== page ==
FURNISHING AN ENTIRE REALITY SHOW

Drexel Heritage Courts Younger Demo on 'Runway'

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Miramax's Project Runway, a reality show about the search for a new cutting-edge fashion designer, has signed a product integration and marketing deal with Drexel
Drexel Heritage's new print and TV ads showcase the sets it created for 'Project Runway.'

Heritage, a furniture company best known for its traditional old-world stylings.

Yet, the two aren't odd bedfellows, said executives from Drexel, a 100-year-old furniture company that's always been more Connecticut country club but wants to let out its inner downtown bohemian.

Supermodel Heidi Klum

The one-hour show, hosted by supermodel Heidi Klum, will put a group of Tommy Hilfiger wannabes in a downtown New York loft to live and work together.

Drexel will furnish the loft where the show's contestants will live and their workspace at the Parsons School of Design. The series, on NBC Universal-owned Bravo, launches Dec. 1.

"Anything they're sitting on, lounging around, sleeping in, it's ours," said Stephen Carlson, a marketing and public relations executive at Drexel. "We're integrated throughout their space."

Bought about 2 1/2 years ago by Furniture Brands International, home of Broyhill and Thomasville, Drexel is trying to get younger and hipper. Its previous target was the affluent 45-plus demographic. Executives said they are trying to shift that down to a mid-to-late 20s and 30s consumer.

New Drexel TV ads

Drexel's executives have shot TV and print ads using the reality show's sets. The TV ads, among the first for the brand in many years, will air around Project Runway this winter. A separate branding campaign, with 60-second spots, will launch later this year and spill into 2005. Advertising is done in-house, with help from Hirsch Productions, Los Angeles.

A print campaign will hit shelter and women's service publications like Elle Decor, O at Home and In Style Home next month. The company will promote Project Runway in its 50 retailers and 200 galleries.

Lori Sale, executive vice president for worldwide promotions at Miramax, said Drexel's real estate is extremely valuable to a nascent TV show.

"It extends our message and stretches our presence into places that would not be included in our regular marketing budget," Ms. Sale said. "Their ads and promotions will get us in front of consumers who are interested in design, which is perfect."

Outside traditional ad pods

The deal is one of a growing number of alliances between marketers and
Drexel Heritage's new print and TV ads showcase the sets it created for 'Project Runway.'

TV shows, with brands aiming for more meaningful consumer contact outside traditional ad pods and productions looking for added marketing muscle.

"We're all trying to do product integration, and we like to think of categories that are right for a program," said Hannah Gryncwajg, Bravo's senior vice president of advertising sales. "We're not just trying to fit in a one-off advertiser who wants to be integrated."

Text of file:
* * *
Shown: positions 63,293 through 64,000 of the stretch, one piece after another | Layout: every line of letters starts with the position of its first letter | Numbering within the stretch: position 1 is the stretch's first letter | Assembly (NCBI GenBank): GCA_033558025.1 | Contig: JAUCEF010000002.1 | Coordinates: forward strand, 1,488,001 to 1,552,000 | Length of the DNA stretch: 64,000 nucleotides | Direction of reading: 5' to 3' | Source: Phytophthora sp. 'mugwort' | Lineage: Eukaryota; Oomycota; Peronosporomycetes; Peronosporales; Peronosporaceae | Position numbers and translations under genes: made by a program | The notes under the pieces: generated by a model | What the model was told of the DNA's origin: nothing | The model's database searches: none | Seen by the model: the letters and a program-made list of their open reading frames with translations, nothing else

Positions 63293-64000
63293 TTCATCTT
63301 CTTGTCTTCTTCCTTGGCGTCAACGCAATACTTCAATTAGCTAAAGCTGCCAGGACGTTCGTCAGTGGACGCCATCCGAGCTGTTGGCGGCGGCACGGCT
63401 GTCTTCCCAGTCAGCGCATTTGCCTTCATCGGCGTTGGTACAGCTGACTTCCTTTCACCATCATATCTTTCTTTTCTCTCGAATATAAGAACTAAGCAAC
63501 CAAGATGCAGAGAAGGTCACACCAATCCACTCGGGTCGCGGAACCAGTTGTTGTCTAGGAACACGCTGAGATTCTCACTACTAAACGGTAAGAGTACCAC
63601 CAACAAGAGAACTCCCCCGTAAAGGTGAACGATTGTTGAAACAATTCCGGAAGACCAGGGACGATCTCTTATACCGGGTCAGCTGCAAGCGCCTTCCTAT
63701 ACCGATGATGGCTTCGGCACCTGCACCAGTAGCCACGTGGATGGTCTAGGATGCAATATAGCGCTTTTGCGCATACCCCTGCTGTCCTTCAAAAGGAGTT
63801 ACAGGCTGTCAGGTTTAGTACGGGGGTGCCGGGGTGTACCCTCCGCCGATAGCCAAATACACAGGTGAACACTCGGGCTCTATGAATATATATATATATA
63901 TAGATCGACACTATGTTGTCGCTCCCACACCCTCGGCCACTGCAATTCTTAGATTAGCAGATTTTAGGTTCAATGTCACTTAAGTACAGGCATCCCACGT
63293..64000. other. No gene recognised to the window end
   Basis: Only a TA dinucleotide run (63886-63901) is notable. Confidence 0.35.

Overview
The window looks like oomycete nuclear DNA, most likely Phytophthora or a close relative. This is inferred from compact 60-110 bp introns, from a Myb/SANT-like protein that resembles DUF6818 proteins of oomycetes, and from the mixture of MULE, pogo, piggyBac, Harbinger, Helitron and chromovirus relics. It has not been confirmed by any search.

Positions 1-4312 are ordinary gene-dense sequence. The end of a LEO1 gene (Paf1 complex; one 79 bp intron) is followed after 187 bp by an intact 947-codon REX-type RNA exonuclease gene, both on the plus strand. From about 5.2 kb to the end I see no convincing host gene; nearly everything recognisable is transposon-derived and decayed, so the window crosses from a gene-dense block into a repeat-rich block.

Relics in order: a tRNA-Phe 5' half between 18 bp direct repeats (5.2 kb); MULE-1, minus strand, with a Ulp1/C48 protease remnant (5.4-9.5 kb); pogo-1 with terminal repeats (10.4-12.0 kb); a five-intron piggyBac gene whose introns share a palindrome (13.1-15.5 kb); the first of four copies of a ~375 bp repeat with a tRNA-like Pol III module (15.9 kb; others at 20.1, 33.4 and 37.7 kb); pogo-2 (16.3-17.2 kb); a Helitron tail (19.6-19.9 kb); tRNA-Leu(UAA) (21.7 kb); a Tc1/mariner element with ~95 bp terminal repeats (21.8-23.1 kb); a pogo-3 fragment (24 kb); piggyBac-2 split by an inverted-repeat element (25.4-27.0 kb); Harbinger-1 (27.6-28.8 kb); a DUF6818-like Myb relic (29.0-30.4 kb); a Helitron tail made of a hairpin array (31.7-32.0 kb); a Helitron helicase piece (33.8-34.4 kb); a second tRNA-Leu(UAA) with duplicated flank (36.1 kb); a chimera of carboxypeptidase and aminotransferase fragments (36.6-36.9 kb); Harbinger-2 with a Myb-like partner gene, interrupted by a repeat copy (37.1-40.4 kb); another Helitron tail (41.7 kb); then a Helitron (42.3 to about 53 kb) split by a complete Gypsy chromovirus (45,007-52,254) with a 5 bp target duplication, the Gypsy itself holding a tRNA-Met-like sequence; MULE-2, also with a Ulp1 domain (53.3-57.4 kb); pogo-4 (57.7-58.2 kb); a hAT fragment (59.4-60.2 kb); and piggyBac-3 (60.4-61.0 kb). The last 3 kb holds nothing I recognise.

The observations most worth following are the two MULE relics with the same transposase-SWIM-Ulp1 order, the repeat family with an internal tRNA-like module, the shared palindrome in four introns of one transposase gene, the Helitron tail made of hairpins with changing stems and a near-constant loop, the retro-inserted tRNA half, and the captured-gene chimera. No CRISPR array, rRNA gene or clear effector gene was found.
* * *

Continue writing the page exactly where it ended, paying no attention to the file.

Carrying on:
Drexel's no stranger to product placement, having decorated movie sets for years, but the company is just beginning to exploit placement outside of entertainment content, and first put its toe in the water with an in-store effort tied to this past summer's Disney movie Princess Diaries 2: Royal Engagement.

After choosing to furnish Anne Hathaway's suite in the movie, instead of Julie Andrews', the company launched movie-themed print and TV ads and held "princess for a day" events in its stores. The promotions brought in moms, grandmoms and girls for tea and etiquette lessons, mirroring the movie. The Disney relationship led to the Miramax deal for Project Runway.

Drexel has placed products in shows like Extreme Makeover: Home Edition, getting some additional screen time via its delivery trucks and retail stores. The company has promoted the show on its Web site. Project Runway appealed to executives because of a new product line, dubbed dh, aimed at younger buyers.

Pairing with fashion-forward show

"We're known for high quality and traditional looks, and it's huge for us to pair with a fashion-forward show that has a modern edge," said Monica Edwards, Drexel's vice president of marketing. "It will help us connect with a new audience."

Other marketers already signed on for Project Runway include Cotton Inc., Banana Republic and L'Oreal. The winner of the reality show will get mentoring to start their own business from Banana Republic, which will launch its first-ever TV advertising around the series. The chain also will hype the show in its 400 stores.

Cotton Inc. is also a sponsor of Project Runway, brought on by its media agency, WPP Group's MindShare. The deal dovetails with a new $5 million fashion-forward ad campaign the marketing association for cotton hopes will help it reach women 18 to 34. "This kind of show is something we believe that group, who loves fashion and loves to shop, would be interested in," a Cotton spokeswoman said.
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